This is part of a series of sponsored posts. Keystone Resorts provided some complimentary activities for us to enjoy during our stay.
Keystone Adventure: Let the adventure begin
We drove for two solid days to arrive in Keystone, Colorado Christmas Eve. The Keystone Hyatt Place was easy to find, and conveniently located. We were very pleased with our choice. I coordinated with https://www.keystoneresort.com/ for some activities. Knowing we were going to need a chance to acclimate to the altitude and climate, I requested our planned activities begin after the 25th. Seriously, I don’t know if you’ve experienced a much higher altitude, but the air is so much thinner! This Southeast Texas girl, who is accustomed to humidity. . . could. not. breathe. Every few feet, my boys were asking, “Mom, are you ok?” And, I’m really not that out of shape!
Upon entering our room, we found a backpack full of Keystone goodies. . . ear warmers, baseball hats, an insulated travel cup, a water bottle, a travel journal, and an itinerary. The boys thought the hats were the coolest! You can tell from the photos I was grateful to have something extra to keep my ears warm!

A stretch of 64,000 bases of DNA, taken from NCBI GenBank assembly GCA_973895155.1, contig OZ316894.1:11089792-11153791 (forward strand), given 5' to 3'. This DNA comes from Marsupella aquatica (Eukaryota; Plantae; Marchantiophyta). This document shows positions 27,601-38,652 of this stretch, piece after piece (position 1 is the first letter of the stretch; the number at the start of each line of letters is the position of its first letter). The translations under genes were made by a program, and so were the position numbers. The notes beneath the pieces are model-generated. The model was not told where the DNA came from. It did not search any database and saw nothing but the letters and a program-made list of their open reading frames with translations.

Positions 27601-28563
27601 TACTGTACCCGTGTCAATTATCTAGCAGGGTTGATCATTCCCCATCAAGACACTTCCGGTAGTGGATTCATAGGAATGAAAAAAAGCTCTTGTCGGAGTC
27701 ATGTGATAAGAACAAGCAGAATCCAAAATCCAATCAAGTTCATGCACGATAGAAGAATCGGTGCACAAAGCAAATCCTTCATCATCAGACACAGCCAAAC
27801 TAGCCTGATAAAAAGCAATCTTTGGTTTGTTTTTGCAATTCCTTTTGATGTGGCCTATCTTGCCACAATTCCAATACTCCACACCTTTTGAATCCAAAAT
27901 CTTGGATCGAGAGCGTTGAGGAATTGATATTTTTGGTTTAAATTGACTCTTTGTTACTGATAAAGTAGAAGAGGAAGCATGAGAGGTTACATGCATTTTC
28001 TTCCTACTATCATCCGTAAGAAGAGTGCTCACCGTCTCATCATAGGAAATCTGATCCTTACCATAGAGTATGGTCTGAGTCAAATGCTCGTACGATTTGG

After everyone had a chance to unwind, we bundled up and used the complimentary bus service to head over to Keystone Lodge and Spa. They have a chocolate village in the lobby. Yes, you read that correctly – an actual chocolate village. According the the literature the resort provided, the chef, Gabriel Geers, uses more than 7,000 pounds of chocolate. A hand-crafted tradition that started more than 20 years ago. The Christmas tree was at least 4 feet tall, and the chocolate train was an actual working train! I highly suggest checking it out. Best part, it’s free for everyone! Surprisingly, you really can’t smell the chocolate. And, no one ever eats it. They just store it away in a special climate controlled display case to use next year. We did venture down stairs to the Big Horn Bar and Grill for snacks and beverages. There was a nice wine selection, and plenty of happy hour offerings to keep everyone happy. The boys enjoyed hot apple cider, while hubby and I relaxed with a lovely glass of Cabernet!